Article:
The Cincinnati Enquirer from Cincinnati, Ohio on October 14, 1991 · Page 9
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The Cincinnati Enquirer from Cincinnati, Ohio · Page 9

Cincinnati, Ohio
Issue Date:
Monday, October 14, 1991
Page 9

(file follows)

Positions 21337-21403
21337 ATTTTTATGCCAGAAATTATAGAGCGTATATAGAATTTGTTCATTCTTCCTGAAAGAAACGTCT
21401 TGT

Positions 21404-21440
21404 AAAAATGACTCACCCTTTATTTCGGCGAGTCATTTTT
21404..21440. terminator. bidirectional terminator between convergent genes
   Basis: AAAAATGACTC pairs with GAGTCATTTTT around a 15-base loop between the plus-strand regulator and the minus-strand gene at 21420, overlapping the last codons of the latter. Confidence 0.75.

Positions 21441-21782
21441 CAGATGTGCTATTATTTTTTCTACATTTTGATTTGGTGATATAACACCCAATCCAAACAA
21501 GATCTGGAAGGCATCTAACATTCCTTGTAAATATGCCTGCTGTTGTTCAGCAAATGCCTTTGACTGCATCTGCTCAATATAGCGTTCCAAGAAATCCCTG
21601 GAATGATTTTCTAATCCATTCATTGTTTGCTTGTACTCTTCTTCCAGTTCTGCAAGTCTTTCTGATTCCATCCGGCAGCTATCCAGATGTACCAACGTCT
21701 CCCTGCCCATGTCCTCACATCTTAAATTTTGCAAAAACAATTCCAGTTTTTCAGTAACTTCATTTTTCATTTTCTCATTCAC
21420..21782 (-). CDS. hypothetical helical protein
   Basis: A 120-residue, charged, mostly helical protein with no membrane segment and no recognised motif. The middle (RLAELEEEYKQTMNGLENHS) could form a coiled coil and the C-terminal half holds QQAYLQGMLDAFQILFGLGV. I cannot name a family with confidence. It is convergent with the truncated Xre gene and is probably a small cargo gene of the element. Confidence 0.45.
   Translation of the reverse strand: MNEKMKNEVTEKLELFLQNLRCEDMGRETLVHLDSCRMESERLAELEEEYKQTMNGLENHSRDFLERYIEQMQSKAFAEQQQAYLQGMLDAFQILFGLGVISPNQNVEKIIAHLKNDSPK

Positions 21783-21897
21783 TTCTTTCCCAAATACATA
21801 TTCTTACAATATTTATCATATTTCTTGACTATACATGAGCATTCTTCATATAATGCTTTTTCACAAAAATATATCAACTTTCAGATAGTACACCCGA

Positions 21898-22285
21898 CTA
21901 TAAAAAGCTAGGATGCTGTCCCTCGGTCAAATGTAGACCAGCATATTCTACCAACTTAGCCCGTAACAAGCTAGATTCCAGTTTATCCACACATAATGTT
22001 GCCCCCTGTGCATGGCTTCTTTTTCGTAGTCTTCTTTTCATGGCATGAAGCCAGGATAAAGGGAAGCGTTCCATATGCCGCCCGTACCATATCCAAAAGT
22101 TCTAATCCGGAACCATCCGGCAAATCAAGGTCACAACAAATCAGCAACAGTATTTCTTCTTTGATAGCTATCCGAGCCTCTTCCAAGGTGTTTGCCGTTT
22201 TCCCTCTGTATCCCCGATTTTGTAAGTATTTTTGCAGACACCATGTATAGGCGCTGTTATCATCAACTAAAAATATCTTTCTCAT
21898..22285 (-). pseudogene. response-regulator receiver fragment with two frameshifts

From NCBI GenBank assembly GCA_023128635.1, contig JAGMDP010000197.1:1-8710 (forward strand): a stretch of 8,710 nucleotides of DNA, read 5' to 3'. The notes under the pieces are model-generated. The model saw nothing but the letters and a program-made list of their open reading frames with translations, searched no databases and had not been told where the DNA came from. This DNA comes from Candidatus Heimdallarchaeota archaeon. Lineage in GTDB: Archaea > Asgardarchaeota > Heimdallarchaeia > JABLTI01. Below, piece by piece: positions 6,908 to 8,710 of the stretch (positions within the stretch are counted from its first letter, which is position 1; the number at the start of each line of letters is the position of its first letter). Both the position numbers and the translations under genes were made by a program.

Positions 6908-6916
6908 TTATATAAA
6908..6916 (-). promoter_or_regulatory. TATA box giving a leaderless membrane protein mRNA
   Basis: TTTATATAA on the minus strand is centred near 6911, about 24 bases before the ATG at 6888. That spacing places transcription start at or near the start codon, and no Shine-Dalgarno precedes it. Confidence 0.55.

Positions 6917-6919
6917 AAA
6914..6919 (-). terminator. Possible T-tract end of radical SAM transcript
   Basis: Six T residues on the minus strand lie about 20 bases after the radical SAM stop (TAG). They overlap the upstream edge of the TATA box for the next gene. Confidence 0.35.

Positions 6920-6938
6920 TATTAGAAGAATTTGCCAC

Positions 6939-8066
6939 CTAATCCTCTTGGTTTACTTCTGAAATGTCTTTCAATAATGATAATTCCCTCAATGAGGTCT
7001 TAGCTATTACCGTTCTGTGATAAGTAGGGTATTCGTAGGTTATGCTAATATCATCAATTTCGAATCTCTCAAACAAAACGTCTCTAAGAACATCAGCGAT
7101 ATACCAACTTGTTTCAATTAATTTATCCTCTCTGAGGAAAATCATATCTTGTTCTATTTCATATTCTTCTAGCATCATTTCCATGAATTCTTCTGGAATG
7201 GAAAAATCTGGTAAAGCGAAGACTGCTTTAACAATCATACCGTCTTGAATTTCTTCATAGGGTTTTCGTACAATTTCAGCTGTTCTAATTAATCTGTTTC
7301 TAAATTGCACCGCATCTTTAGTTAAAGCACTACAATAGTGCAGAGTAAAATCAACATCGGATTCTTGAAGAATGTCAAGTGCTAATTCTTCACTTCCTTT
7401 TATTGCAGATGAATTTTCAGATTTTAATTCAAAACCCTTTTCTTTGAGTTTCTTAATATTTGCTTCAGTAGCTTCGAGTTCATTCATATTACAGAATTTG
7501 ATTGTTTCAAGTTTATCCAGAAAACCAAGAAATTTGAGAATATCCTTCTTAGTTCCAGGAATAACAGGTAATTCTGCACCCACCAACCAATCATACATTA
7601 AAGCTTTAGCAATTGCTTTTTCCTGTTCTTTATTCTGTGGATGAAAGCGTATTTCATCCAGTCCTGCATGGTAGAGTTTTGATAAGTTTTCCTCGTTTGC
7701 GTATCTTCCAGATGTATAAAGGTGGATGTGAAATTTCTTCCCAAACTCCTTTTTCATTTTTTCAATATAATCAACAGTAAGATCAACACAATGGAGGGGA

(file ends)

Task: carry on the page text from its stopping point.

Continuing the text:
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EDITOR: KERRY KLUMPE, 369-1003 THE CINCINNATI ENQUIRER MONDAY, OCTOBER 14, 1991 PAGE A-9 Miami U. working to maintain its tribal heritage Exhibit, scholarships prove history's importance 1ETB0S i -4 ft -MV N U BY MARK SIEBERT The Cincinnati Enquirer Joseph Leonard sketches an outline of his family tree on a piece of notebook paper. A soft-spoken management professor at Miami University in Oxford, Ohio, he starts the chart with himself. He works his way through his parents and grandparents until he reaches back five generations, into the early 1800s. He stops at his great-great-great-grandmother whom he thinks is the last full-blooded Miami Indian in his family. It is a distant link. Much of his Indian heritage has been lost in the decades since his ancestors roamed the land that is now Ohio, Indiana and Michigan. The last Miami, the symbol of the school's athletic teams. Chief Miami is a stoic figure. Two feathers are stuck in his long, black hair. He gazes out from under chiseled features as if he's staring across the land of his forefathers. The face of today's Miami Indian is much different. Leonard, 43, occupies a third-floor office in the university's Laws Hall. He is wearing a white, short-sleeved golf shirt and gray slacks. The only hints of his Indian heritage are a framed Miami Tribe emblem and a yellowing tribal membership card he pulls from his wallet. "A lot of people don't know," (Please see MIAMI, Page A ll) disappear? "That's been an ongoing fear, I suppose, for the last couple of generations," Leonard said. "That's why certainly our tribe and just about any other tribe that is active and organized are all trying to do whatever we can to keep it going." A decision this fall by Miami University to strengthen its ties to the tribe came as welcome news to Leonard and his father, chief of the 1,600-member tribe based in Miami, Okla. The connection is being renewed at a time when other universities are abolishing Indian traditions, especially involving athletic teams. The portrait of a Miami Indian recognized by most people in this college town comes from Chief The symbol for Miami University's athletic teams is inspired by the Miami Indians. full-blooded Miami died of old age in the 1930s. The last Miami to speak the tribal language fluently died a year ago this winter. But will that link to the past The Cincinnati EnquirerJohn Curley Joseph Leonard, a management professor at Miami University, traces family back five generations to full-blooded Indians. Forum stresses parents9 involvement 4 J 1?" ,4 ; i,: f 14 , V t 5 " 1- " - ".Jy Nad, ' ' v r. '.V 4 Candidates: Demand best in education BY BRENDA J. BREAUX The Cincinnati Enquirer Parents have to vote and speak up to improve the Cincinnati Public School system, school board candidates said Sunday. The candidates were speaking at the second annual forum held by radio station WIZF-FM (100.9) at Integrity Hall in Bond Hill. The meetings will be held every Sunday until Election Day on Nov. 5. School board candidates attending the event included incumbent Charles Hughes, case manager for New Life Youth i Services, Karla Irvine, executive director of Housing ties Made Equal, and Lynwood Battle Jr., manager of corporate affirmative action at Procter & Gamble Co. The other candidates were invited but did not appear. About 40 people attended Sunday's session, which was broadcast live. All three candidates said they thought the Buenger Commission report on improving schools lacked input from minorities and ' women, and that it needed such input before action could be tak- 1 en. Most of the questions were directed toward incumbent Hughes, who pushed for more involvement from the community. "People who do not have kids in the schools are calling the shots," Hughes said. "Eighty percent of the funding of the district comes from people without kids at district schools. But 70 of the people with kids attending schools in the district don't vote." Hughes said because the district is more than 54 minority, the black community was "dis ; empowering" itself by not get-; ting involved through voting. if :; if Ohio coal research to pay off High-sulfur fuel burns cleanly, company says BY DICK KIMMINS Enquirer Columbus Bureau COLUMBUS, Ohio After six years and almost $90 million, the state of Ohio's investment in ways to cleanly burn Ohio coal is about to produce its first commercial success. A Cincinnati company, PedCo Inc., says its state-financed research to develop a coal-fired boiler has produced a method that works. Commercial sales are expected to begin later this year, and the state will receive a 3 sales commission to reimburse its initial financing. "We are encouraged, hopeful and very enthusiastic," Jacqueline Bird, director of the Ohio Coal Development Office, said in an interview last week. "This is the first real, tangible result of the (state research) program." William Long, vice president of PedCo, is project manager for the company's boiler research. A prototype of the system he and his company have developed is in operation in Tennessee, and Long said commercial sales are expected soon. The first customer is expected to be the North American Rayon Corp. plant in Elizabethan, Tenn. Once three of the boilers are sold Rayon may buy up to 10 the state of Ohio will begin receiving 3 of the sale price toward paying off the state's $1.05 million research grant. Since 1985, the Ohio Department of Development has given utility companies, research labs, universities and boiler manufacturers about $84 million to finance more than 70 separate, clean coal research projects. The research money, authorized by voters statewide in a November, 1985, referendum that allowed the state to borrow up to $100 million, is intended to find some way to burn high-sulfur coal found in southeast Ohio and still meet air-pollution standards. The PedCo project is the only one of the 70 projects so far financed that is close to commercial success, Bird said. " PedCo's initial research, financed by a $795,782 state grant in 1985 and a $250,000 grant in 1989, resulted in a pilot boiler project at the Hudepohl Brewing Co. in Cincinnati. When that facility closed, PedCo moved its operations to the Rayethon plant in Tennessee. The "rotary cascading bed combustion" boiler that PedCo has developed consists of a 25-foot-long cylinder. Coal and almost any other combustible material is fed into one end of the cylinder, which rotates at 16 revolutions a minute, and ignited. The swirling motion of the cylinder mixes the fuel with limestone and air, allowing toxic pollutants in high-sulfur coal to be absorbed. Pipes circulate water into the boiler and steam out of it, producing about 6,000 pounds of steam an hour. Stack gases meet all state and federal air pollution standards. Easier process "It's really pretty simple. And it works," Long said. "The process is much easier to control, and there is no sludge." The basic design of the PedCo boiler sells for about $3 million, Long said, and an industrial user can recover the cost in three years. "They can use the boiler to burn cheap fuel," Long said. "High-sulfur coal now is all but unsalable because of emission restrictions." The boiler is designed for industrial, not utility, uses. Industries may be able to use the design not only to generate steam, but to get rid of other types of waste, he said. Ash left over from the combustion chamber makes a salable soil additive because of its high lime content, Long said. U.S. licensing rights have been sold to Zurn Industries Inc. of Erie, Pa. Zurn manufactures the boiler to PedCo's design. The Cincinnati EnquirerJoanne Rim Jannat Black of Mount Auburn, 10-year-old student at Cincinnati Bilingual Academy, says that in-school suspensions don't work and that the schools don't have enough teachers. Edna Howell holds the microphone for Jannat. ance of teachers and the new, tougher discipline policy to ensure it does not unfairly target minorities, Irvine said. "For the discipline policy to be fair, it needs to be monitored and fine-tuned, and in-school suspension needs to explored," Irvine said. ess is not complete," Battle said. The issue of school officials living within the district arose because school Superintendent J. Michael Brandt does not live in the district. He lives in Delhi Township. "The choice of where they live needs to be theirs," Battle said. "Focus should be on mak ing the district the best, so it is no longer an issue." Irvine said teachers, administrators and board members send a message of a lack of value to the community when they do not live in the district or send children to district schools. Part of making the schools better is reviewing the perform Battle said parents have to demand better teachers and education by actively getting involved in the process. Parental input is necessary to make change, Irvine said. "Every part of the community has to have a voice in what affects our children. If any element is missing, then the proc Poll: Guckenberger, Mann lead in mayoral campaign At long last Son reunited with mother battling cancer Mirlisena was behind the front-runners with Democrat Peter Strauss finishing fourth. Charterite Bobbie Sterne and GOP newcomer Nick Vehr fin BY RICHARD GREEN The Cincinnati Enquirer The latest Republican-sponsored poll showed the race for Cincinnati mayor was a dead A story in The Enquirer Friday about Binkley's search was spotted by a friend, who showed it to Cook. He had been looking for his mother for some time. Six years ago he obtained his Hamilton County birth certificate, which had her name. When his friend showed him the story Sunday, Cook called the hospital and talked to the nurse. He also talked with private investigator Susan Poole, who had volunteered to help Binkley look for him. Cook and his wife, Joy, came to the hospital Sunday afternoon, and after talking and checking over details of his life with Poole and Binkley's husband, Don, he went to his mother's room to meet her. "First I called my (adoptive) mother and she said, 'Get your tail in there and meet the lady.' " "I asked her how she was doing," Cook said. "She said she was glad to see me." "When I saw him I felt joy," Binkley said. "I thought he looked like his daddy and he has his grandfather's eyes." BY DAVE BEASLEY The Cincinnati Enquirer Although losing a battle against cancer, Rita Binkley won a miracle Sunday she was reunited with her son after 29 years of separation. Binkley and her son, David Cook of Blanchester, met at Good Samaritan Hospital where Binkley is dying of cancer. "It's a miracle. It's what we worked for," Binkley said. "I want to see him for the rest of my life." Twenty-nine years ago Binkley gave birth to a boy and named him Timothy Wayne Gibbs before he was taken away by the courts and put up for adoption. She was 17 at the time and living alone. But she never forgot Timothy. Every year since she has put up a stocking for him filled with candy canes and oranges at Christmas. Her son's adoptive parents, David and Darlene Cook of Blanchester, named him David. ished even for the next spot, followed by Republican James Cissell, Democrat Dwight Tillery and Charterite Tyrone Yates. Guckenberger and Mann again topped the name-recognition poll, with Mirlisena and Strauss trailing. Republicans claimed the next three spots: In order rookie Nell Surber, Vehr and Cissell. Finishing eighth was Virginia Rhodes, the Democratic city school board member, while Sterne claimed the ninth spot. Tillery, Yates and Democrat Rox-anne Quails captured the 10th through 12th positions, respectively. (Please see NOTEBOOK, Page A-ll) heat. Democrat David Mann tapped by council in December to replace Charles Luken, who won a congressional seat last November is running neck-and-neck with Independent Republican Guy Guckenberger, the poll reveals. The survey was taken in early September. Republicans disclosed only final results, not raw data, from the survey. Actually, Republican pollsters focused on two areas: voter preference for incumbents only, and the name recognition of all 26 candidates. In voter preference, the difference between Mann and Guckenberger was imperceptible. Democrat John A' I